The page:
Letter 1: I’ve met the love of my life, but there’s a problem. We have different moral standards, and she did things that I consider really bad. We are both 23 years old and we have both had our experiences, but I just cannot seem to accept the fact that other men have had her sexually. One time she met this guy in the morning and in the evening she went to bed with him. To me this is just terrible, and if a friend told me a story about a girl who behaved like that, I would label her a slut. This thing is slowly annihilating my relationship and I really have no idea how to solve it.
Letter 2: I am a 16-year-old boy who has plenty of friends, both male and female. About a year ago I started noticing that whenever my friends (mostly the girls) do something which is “slutty,” I take it very personally. Even if what they’ve done is not such a terrible thing, I start ignoring those friends. Why do I demand such things from my friends? Why does it disturb me so much?
I decided to respond to these two letters together because of their shared concerns about the sexual behavior of close others (female friends and a girlfriend). Extra information I edited out of each letter indicated that these two young men reside on different continents. The similarities and differences between the two letters and their authors illustrate the virtual universality of a double standard: females are judged much more harshly than males for being sexual. Although we may be bothered by the outcome of holding such a double standard, it seems we rarely stop to notice it or question why it persists, because this attitude is so pervasive.
Typically, notions of femininity and what is “respectable” for females includes purity and restraint. So, a female who acts on her sexual desires may be considered immoral and upsetting to men and women who ascribe to the traditional double standard. Of course, there is no rational reason for the double standard. Its origins may lie in the fact that females can get pregnant, so there has always been greater concern over regulating daughters’ and wives’ sexual activity than sons’ and husbands’ sexual expression. With effective contraception, however, sexual activity for non-reproductive purposes is available to both sexes. Still, the double standard persists.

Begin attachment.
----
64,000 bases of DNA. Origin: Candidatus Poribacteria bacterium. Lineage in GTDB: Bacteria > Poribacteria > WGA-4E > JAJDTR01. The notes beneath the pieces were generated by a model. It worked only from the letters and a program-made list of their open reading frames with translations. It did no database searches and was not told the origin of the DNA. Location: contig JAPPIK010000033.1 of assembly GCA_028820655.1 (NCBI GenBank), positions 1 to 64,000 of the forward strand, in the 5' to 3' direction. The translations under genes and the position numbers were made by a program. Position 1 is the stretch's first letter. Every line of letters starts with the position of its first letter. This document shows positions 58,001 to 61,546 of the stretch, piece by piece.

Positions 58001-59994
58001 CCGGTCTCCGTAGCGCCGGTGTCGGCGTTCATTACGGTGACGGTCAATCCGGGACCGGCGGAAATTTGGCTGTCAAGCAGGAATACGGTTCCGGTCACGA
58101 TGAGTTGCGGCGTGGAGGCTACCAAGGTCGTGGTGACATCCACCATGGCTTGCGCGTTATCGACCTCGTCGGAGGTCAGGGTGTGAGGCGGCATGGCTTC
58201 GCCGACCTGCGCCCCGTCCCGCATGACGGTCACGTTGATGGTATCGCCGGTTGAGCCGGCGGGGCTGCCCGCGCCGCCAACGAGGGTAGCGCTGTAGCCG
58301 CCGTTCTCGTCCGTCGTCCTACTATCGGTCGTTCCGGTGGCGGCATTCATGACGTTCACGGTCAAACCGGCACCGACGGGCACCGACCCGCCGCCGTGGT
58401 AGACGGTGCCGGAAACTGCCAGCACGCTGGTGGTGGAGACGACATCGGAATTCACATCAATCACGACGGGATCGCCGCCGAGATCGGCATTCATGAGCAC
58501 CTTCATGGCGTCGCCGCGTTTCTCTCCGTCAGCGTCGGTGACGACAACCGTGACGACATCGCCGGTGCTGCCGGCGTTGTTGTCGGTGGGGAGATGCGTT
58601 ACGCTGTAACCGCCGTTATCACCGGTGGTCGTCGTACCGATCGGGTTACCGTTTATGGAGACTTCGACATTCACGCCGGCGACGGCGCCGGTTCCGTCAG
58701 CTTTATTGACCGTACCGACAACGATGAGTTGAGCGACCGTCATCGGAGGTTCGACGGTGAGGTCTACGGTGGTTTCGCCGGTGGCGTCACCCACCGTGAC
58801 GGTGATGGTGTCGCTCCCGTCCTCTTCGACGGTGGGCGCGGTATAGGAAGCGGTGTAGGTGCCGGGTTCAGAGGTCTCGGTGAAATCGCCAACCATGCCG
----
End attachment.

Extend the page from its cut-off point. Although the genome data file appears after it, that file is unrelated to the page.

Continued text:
Women in Western cultures are put in an especially cruel and ironic bind: on the one hand, they receive a lifetime of messages indicating that their value is tied to being physically attractive and sexually alluring — admired women are “hot;” on the other hand, while they’re supposed to be “sexy,” they are not supposed to be sexual outside of a loving, committed, and monogamous relationship.
My advice to all readers is to challenge our shared, ingrained assumptions about female sexuality (or the supposed lack of it). Both males and females are sexual beings and have the same capacity for sexual desire and pleasure. We pay lip service to this fact, yet our emotional reactions bear out the existence of the double standard. Why are only males allowed to claim their sexuality? Part of the challenge is to begin thinking of women as autonomous individuals with their own sexuality, apart from the sexuality of the males in their lives. For example, males often unknowingly assume a sense of ownership over the sexuality of the women they are close to (sisters, friends, and sexual partners). Men then feel offended when their ownership rights are seemingly violated by the woman engaging willingly in sexual activity with a man.
By “challenging” our assumptions, I mean consciously and repeatedly pondering the assumptions we make, and questioning their legitimacy. Ask yourself whether those assumptions seem rational and fair. My concern is that, for males in particular, it may not seem like there is much incentive to change the way we’ve been brought up to think. Men, there is! Not only would we spare ourselves the kinds of upset described in the letters above, but we would then also have the possibility of viewing women as true equals in relationships as friends and as sexual partners. Are you up for the challenge?
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